Goals of justice require that patients are afforded fair and reasonable opportunities to secure their values and interests, including opportunities to achieve health regardless of clinicians’ preconceived beliefs of their interests and socioeconomic status. Non-directive counseling for routine TAPS screening is essential without clinician bias, criticism, or personal opinion. Withholding information is a violation of reproductive freedom and parental rights in securing the interests and the rights of their fetuses (i.e., a child’s right to an open future, which includes dependency rights) (See: Feinberg, 1980 [67]; Millum, 2014 [68]). By failing to fully inform a patient, the provider fails to acknowledge patient autonomy and reproductive rights, while inadvertently subjecting the patient to harms that could be properly managed, if not prevented entirely [69]. Withholding TAPS related information further restricts parental rights and decisions that taking into account the best interests of future children even if the best way to proceed is uncertain [70].

3.3. Beneficent Acts and Avoidance of Harm

The aforementioned evidence in this paper demonstrates that: (1) TAPS is a serious, potentially life-threatening complication, (2) treatment for antenatal TAPS is effective and includes either expectant management, IUT, or surgery, (3) and routine MCA-PSV, which has satisfactory sensitivity and specificity, is currently the only way to provide early detection of antenatal TAPS [65,71]. The minimal harms of the screening process itself (i.e., expectant management or surgery) significantly outweigh the potential harms of TAPS. Fully informing patients about the benefits and harms more broadly, including, but not limited to, potential financial, emotional, and social/familial burdens related to TAPS screening and outcomes, fulfills clinicians’ ethical duty of disclosure and promotes shared decision-making most consistent with patient values and judgments about what is best for their family [70].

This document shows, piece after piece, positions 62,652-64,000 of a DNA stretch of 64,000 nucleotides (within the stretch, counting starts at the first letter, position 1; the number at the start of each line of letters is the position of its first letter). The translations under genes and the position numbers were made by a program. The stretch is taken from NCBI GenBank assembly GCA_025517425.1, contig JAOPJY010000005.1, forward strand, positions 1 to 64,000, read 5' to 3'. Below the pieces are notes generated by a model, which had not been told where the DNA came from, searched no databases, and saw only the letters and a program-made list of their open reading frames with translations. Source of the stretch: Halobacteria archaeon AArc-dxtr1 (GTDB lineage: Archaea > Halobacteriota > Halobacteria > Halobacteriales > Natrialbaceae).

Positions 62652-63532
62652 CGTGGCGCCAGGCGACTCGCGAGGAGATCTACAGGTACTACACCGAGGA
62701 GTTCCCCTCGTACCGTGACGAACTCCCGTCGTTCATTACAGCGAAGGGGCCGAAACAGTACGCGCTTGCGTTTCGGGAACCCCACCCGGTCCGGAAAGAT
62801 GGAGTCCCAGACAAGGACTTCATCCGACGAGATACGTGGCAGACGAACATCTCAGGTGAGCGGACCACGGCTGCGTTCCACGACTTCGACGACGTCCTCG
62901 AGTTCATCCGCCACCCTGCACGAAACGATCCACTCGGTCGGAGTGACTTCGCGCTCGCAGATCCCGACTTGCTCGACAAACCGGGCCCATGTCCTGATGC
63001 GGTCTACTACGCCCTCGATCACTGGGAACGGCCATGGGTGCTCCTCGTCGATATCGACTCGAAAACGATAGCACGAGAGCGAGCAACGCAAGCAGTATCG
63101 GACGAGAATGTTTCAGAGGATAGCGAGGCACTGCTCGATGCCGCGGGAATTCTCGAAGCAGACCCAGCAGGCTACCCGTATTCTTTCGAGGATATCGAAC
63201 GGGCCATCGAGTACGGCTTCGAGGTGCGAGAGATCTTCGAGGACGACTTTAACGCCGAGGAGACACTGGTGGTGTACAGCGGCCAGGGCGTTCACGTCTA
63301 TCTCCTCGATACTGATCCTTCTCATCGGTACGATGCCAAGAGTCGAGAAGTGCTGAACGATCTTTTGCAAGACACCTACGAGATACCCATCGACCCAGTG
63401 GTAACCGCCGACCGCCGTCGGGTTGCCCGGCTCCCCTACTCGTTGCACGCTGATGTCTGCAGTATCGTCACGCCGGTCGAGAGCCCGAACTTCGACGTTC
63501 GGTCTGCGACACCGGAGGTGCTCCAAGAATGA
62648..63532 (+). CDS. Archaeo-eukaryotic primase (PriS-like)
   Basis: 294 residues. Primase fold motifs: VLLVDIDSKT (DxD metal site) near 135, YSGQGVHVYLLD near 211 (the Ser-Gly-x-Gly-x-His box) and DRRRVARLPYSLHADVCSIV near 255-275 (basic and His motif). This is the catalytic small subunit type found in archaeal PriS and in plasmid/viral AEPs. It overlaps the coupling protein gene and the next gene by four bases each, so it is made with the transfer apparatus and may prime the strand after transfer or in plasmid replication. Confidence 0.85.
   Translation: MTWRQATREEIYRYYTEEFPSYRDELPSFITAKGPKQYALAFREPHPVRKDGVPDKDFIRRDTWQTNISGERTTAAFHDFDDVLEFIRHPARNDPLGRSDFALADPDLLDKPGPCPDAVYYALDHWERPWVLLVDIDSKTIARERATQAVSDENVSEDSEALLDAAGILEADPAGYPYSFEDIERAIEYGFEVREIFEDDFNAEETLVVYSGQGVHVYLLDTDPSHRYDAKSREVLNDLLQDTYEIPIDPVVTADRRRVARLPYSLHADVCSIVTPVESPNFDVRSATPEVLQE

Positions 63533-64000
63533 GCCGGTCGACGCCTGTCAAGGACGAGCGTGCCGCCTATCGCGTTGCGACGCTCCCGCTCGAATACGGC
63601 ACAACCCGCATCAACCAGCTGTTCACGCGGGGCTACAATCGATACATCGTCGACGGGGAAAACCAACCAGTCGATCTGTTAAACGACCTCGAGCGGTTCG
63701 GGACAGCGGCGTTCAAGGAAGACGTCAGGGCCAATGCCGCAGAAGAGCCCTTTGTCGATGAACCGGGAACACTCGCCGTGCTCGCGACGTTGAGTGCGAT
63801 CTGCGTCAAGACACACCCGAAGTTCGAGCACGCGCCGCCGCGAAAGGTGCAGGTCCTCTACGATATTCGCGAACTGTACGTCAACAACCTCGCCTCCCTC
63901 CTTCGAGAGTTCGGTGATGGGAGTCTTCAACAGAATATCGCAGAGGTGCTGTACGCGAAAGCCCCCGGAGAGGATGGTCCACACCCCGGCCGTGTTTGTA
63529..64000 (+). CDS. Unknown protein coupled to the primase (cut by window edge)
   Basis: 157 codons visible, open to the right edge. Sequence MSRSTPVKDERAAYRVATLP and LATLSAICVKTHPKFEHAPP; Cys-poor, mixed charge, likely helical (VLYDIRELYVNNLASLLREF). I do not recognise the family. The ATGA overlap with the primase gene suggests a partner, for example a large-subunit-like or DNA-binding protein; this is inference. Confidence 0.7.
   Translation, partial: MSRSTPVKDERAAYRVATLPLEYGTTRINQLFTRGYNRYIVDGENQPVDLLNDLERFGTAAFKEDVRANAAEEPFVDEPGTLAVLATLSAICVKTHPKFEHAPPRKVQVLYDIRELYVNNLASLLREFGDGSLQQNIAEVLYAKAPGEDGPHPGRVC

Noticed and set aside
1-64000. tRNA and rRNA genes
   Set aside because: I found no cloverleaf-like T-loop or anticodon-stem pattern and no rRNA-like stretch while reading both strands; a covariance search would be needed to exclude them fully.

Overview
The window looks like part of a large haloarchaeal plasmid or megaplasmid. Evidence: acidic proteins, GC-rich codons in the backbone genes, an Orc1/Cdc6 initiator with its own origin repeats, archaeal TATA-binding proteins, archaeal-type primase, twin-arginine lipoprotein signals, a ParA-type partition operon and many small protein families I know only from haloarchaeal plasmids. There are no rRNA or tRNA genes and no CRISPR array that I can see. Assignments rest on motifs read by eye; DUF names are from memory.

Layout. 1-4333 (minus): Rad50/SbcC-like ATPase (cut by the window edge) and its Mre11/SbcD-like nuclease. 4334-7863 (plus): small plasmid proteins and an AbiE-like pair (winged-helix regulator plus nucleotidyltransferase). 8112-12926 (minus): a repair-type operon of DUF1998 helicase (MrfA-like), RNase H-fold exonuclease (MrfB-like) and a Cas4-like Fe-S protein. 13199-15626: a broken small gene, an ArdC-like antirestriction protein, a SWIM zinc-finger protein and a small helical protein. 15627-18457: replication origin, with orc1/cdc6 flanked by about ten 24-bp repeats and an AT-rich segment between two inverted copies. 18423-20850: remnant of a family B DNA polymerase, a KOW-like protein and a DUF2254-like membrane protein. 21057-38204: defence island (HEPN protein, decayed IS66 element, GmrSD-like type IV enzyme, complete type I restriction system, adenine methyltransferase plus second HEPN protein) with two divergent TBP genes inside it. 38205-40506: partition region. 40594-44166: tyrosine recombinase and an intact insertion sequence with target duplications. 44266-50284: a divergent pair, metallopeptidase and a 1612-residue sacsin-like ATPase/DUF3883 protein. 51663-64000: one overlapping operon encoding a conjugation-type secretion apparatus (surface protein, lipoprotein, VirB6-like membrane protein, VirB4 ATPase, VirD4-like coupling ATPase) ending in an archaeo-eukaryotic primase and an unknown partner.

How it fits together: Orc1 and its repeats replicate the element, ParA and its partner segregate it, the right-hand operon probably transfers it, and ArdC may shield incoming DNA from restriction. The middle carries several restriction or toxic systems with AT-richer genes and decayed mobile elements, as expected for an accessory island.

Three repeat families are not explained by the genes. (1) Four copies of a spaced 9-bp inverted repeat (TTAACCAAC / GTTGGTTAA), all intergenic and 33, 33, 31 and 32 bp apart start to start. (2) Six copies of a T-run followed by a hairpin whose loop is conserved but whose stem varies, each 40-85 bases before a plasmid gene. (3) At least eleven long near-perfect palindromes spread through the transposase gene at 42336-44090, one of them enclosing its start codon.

Monochorionic twin pregnancies are inherently ethically complex pregnancies with the potential for difficult decisions [72], thus it is essential for clinicians, organizations, patients, families and others to be guided by the unified elements of an ethical framework, including the therapeutic, fiduciary relationship, justice and patient rights, and principles of beneficence and nonmaleficence.

4. Conclusions